Tuesday, August 19, 2014

Is This a Monkey or a Dog? Actually, Neither

As I've previously stated, I like to take the kids out to see outdoor public art — in part because I'd never want to inflict my children on a museum-going crowd.

Over the weekend, I took them to see "Split-Rocker," the topiary work by Jeff Koons on display in Rockfeller Center.


The work triggered a lengthy debate over whether the animal was a monkey or a dog. Turns out, it's neither.

According to the Public Art Fund, "the inspiration for Split-Rocker came when [Koons] decided to split and combine two similar but different toy rockers, a pony belonging to his son and a dinosaur ('Dino'). The slippage or 'split' between the different halves of the heads gives an almost Cubist aspect to the composition."


The 37-foot-high "Split-Rocker" features over 50,000 flowering plants. That makes it a nice contrast with the more static sculptures around Rockefeller Center, including the famous golden Prometheus bringing fire to mankind.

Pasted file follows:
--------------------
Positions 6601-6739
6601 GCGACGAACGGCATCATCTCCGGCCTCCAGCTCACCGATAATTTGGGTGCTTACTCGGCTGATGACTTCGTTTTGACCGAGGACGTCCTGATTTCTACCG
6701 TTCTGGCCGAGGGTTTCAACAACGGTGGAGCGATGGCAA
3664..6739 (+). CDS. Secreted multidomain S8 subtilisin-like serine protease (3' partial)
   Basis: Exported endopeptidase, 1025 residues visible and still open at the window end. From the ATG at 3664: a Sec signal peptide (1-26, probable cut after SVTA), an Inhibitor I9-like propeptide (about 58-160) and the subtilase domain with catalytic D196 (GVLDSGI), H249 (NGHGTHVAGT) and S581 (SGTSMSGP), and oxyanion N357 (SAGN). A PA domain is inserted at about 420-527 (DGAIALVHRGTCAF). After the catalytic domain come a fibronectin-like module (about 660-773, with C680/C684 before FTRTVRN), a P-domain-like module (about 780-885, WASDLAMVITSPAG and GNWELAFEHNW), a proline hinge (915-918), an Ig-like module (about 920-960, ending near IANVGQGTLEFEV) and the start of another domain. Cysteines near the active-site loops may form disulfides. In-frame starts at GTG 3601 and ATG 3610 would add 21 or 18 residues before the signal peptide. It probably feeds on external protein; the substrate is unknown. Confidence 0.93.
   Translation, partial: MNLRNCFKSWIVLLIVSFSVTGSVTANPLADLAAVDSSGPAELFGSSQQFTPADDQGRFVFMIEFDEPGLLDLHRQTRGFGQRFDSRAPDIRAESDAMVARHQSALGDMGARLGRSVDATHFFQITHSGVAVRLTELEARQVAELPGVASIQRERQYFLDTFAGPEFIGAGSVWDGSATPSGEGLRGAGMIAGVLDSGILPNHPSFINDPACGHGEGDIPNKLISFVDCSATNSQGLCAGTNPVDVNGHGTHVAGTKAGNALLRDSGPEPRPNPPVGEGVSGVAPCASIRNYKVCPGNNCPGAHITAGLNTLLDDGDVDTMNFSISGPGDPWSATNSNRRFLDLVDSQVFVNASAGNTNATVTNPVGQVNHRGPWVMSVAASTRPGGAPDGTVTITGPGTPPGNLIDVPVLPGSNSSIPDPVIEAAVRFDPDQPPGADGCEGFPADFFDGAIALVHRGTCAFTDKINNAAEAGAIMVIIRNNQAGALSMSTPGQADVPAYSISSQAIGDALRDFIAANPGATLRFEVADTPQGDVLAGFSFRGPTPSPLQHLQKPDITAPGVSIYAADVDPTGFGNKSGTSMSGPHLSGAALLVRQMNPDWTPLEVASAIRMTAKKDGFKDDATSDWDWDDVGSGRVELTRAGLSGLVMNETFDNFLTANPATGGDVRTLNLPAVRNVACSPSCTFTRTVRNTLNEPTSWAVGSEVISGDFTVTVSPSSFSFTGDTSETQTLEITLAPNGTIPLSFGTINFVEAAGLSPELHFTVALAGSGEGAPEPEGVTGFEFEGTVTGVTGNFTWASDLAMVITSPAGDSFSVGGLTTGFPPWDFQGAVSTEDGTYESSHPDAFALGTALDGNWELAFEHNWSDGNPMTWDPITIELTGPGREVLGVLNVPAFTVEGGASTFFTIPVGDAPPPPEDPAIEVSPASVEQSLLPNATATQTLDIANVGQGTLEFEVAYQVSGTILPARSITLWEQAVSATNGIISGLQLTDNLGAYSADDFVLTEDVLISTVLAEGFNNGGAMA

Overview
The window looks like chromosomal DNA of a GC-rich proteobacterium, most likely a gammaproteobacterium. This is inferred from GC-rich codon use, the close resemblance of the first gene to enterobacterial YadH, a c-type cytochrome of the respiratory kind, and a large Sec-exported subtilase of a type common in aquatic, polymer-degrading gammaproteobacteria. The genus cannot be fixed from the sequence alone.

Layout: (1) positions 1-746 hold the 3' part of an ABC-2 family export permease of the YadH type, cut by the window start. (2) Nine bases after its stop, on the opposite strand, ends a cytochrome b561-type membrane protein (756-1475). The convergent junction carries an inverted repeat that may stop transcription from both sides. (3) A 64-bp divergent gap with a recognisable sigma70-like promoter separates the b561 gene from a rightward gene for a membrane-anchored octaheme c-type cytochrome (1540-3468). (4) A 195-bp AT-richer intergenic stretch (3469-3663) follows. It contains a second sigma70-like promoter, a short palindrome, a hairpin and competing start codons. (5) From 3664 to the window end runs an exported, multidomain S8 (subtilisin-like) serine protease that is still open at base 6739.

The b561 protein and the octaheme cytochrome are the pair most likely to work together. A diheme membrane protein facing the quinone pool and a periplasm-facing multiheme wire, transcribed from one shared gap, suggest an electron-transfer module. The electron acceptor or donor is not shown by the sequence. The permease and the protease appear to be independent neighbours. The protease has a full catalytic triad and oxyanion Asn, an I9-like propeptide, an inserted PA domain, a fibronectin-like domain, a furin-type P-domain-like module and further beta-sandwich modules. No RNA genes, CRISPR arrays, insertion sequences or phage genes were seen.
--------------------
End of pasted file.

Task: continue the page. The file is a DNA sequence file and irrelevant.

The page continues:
"Split-Rocker" has previously been featured in places like Avignon and Versailles. I wonder if Midtown Manhattan is a bit of a crowded location for a thought-provoking work.

But Koons has said that the topiary sculpture is about "giving up the control.":
It’s in nature’s hands, even though you try to plan everything to make the plants survive. This sense of giving up control is very beautiful. The balance between control and giving up control reminds us of the polarity of existence.
In that sense, it's not so different than the sculpture giving fire to mankind.

Maybe Rockefeller Center is the perfect spot for this artwork.